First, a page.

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Gene Review

TAZ  -  tafazzin

Homo sapiens

Synonyms: BTHS, CMD3A, EFE, EFE2, G4.5, ...
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Disease relevance of TAZ


High impact information on TAZ

  • Different mRNAs can be produced by alternative splicing of the primary G4.5 transcript, encoding novel proteins that differ at the N terminus and in the central region [4].
  • We now report the identification of unique mutations in one of the genes in this region, termed G4.5, expressed at high level in cardiac and skeletal muscle [4].
  • A novel X-linked gene, G4.5. is responsible for Barth syndrome [4].
  • Two genes have been identified for the X-linked forms (dystrophin and tafazzin), whereas three other genes (actin, lamin A/C, and desmin) cause autosomal dominant DCM; seven other loci for autosomal dominant DCM have been mapped but the genes have not been identified [5].
  • Truncation mutants of TBX5 identified in patients with Holt-Oram syndrome were markedly impaired in their ability to associate with and be stimulated by TAZ [6].

Chemical compound and disease context of TAZ


Biological context of TAZ

  • Novel missense mutation (R94S) in the TAZ ( G4.5) gene in a Japanese patient with Barth syndrome [9].
  • Sequence homology of the TAZ gene to a highly conserved superclass of acyltransferases (Neuwald's hypothesis) predicts a glycerophospholipid as the missing end product [10].
  • Molecular analysis of the TAZ (G4.5) gene showed the c.877G > A mutation leading to the G197R amino acid substitution in patient 1, and the new splice donor c.829 + 1G > A genetic lesion in patient 2 [11].
  • A linkage study of the X chromosome localized INVM to the Xq28 region near the BTHS locus, suggesting that these disorders are allelic [2].
  • We screened the G4.5 gene for mutations in this family with SSCP and direct sequencing and found a novel glycine-to-arginine substitution at position 197 [2].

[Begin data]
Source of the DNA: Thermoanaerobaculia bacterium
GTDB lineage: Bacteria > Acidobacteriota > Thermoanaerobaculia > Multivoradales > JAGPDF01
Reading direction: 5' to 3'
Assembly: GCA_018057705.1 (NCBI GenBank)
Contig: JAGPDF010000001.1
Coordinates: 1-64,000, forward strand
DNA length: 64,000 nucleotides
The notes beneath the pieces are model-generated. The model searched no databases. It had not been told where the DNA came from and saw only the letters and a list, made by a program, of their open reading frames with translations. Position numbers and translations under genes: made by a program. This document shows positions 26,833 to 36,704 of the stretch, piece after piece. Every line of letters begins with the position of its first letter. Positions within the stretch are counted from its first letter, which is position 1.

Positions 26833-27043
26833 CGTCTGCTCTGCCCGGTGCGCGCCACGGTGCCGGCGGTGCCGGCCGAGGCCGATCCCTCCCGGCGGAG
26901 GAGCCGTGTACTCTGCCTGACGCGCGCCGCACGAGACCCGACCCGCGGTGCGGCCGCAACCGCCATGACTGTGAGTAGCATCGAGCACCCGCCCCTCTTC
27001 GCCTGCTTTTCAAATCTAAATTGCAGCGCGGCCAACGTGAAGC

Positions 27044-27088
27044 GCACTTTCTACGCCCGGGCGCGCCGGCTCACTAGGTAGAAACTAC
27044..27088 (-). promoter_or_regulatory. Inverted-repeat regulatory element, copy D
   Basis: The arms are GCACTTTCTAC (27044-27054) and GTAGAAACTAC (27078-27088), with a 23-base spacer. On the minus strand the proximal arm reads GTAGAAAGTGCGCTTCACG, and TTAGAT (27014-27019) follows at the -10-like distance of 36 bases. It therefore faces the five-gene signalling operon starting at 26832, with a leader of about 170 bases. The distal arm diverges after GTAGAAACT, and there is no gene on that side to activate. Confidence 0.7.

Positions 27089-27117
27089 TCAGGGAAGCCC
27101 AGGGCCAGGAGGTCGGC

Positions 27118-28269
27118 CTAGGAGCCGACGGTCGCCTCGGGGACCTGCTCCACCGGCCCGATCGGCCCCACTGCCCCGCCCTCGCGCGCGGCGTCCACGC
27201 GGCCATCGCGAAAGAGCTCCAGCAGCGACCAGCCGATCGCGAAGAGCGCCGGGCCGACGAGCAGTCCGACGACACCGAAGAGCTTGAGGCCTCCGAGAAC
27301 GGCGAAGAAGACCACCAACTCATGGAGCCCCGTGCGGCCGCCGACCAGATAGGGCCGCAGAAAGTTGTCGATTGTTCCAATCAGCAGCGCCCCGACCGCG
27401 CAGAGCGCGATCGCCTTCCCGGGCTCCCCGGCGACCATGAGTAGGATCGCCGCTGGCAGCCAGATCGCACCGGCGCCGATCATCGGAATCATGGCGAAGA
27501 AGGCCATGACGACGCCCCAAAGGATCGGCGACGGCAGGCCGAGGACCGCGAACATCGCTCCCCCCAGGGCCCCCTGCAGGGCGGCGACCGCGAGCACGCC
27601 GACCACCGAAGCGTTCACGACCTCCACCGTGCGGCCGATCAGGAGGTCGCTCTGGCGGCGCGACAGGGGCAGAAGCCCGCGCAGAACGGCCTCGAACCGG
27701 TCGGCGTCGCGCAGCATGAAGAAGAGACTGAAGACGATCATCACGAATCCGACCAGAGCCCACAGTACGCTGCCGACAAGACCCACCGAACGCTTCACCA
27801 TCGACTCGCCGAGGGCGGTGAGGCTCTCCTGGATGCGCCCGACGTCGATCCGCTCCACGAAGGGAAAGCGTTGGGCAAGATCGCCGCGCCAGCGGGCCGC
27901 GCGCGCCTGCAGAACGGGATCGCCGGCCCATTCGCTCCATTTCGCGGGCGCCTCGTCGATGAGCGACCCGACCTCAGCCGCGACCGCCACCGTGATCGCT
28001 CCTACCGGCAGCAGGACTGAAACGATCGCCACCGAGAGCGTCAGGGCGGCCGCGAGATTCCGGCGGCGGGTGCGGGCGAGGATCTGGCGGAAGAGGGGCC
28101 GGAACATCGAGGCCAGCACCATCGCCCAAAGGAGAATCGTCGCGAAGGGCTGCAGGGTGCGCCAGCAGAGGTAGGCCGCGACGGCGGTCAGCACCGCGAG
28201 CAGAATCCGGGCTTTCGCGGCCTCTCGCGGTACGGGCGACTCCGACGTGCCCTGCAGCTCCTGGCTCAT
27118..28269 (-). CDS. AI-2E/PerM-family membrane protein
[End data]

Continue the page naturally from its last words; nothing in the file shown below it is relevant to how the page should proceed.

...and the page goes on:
Anatomical context of TAZ

  • The TAZ gene encodes Tafazzin, a putative phospholipid acyltranferase that is involved in the remodeling of cardiolipin, a phospholipid unique to the inner mitochondrial membrane [12].
  • RT-PCR and transcription-coupled in vitro translation analysis were undertaken to determine the expression of alternatively spliced TAZ mRNA in mouse tissues and human cell lines [13].
  • Only two tafazzin transcripts, both lacking exon 5, were expressed in murine tissues, whereas four tafazzin transcripts, all lacking exon 5, were observed in human umbilical vein vascular endothelial cells and U937 human monoblasts indicating a species-specific difference in the expression of TAZ mRNAs in mouse and humans [13].
  • Our results showed a clear decrease of CL in combination with a marked increase of MLCL in fibroblasts from BTHS patients when compared with controls [14].
  • Differentiation of U937 human monoblasts into macrophages did not alter expression of the tafazzin transcripts indicating that TAZ expression is independent of monocyte differentiation [13].

Associations of TAZ with chemical compounds

  • Only one splice variant of the human TAZ gene encodes a functional protein with a role in cardiolipin metabolism [1].
  • Here, we investigated the effects of Tafazzin, and hence cardiolipin deficiency in lymphoblasts from patients with Barth Syndrome, using blue-native polyacrylamide gel electrophoresis [12].
  • At G4.5, DHEA did not induce formation of DNA ladder until it reached 200 microM [15].
  • DHEA inhibited cell growth by causing cell cycle arrest primarily in the G0--G1 phase, and the effect was more pronounced at zero glucose (no glucose added, G0) than high glucose (4.5 mg/ml of the medium, G4.5) [15].
  • TA and zeranol (Z) were tested singly and in combination (TAZ) [8].

Physical interactions of TAZ


Other interactions of TAZ


Analytical, diagnostic and therapeutic context of TAZ


  1. Only one splice variant of the human TAZ gene encodes a functional protein with a role in cardiolipin metabolism. Vaz, F.M., Houtkooper, R.H., Valianpour, F., Barth, P.G., Wanders, R.J. J. Biol. Chem. (2003) [Pubmed]
  2. Neonatal, lethal noncompaction of the left ventricular myocardium is allelic with Barth syndrome. Bleyl, S.B., Mumford, B.R., Thompson, V., Carey, J.C., Pysher, T.J., Chin, T.K., Ward, K. Am. J. Hum. Genet. (1997) [Pubmed]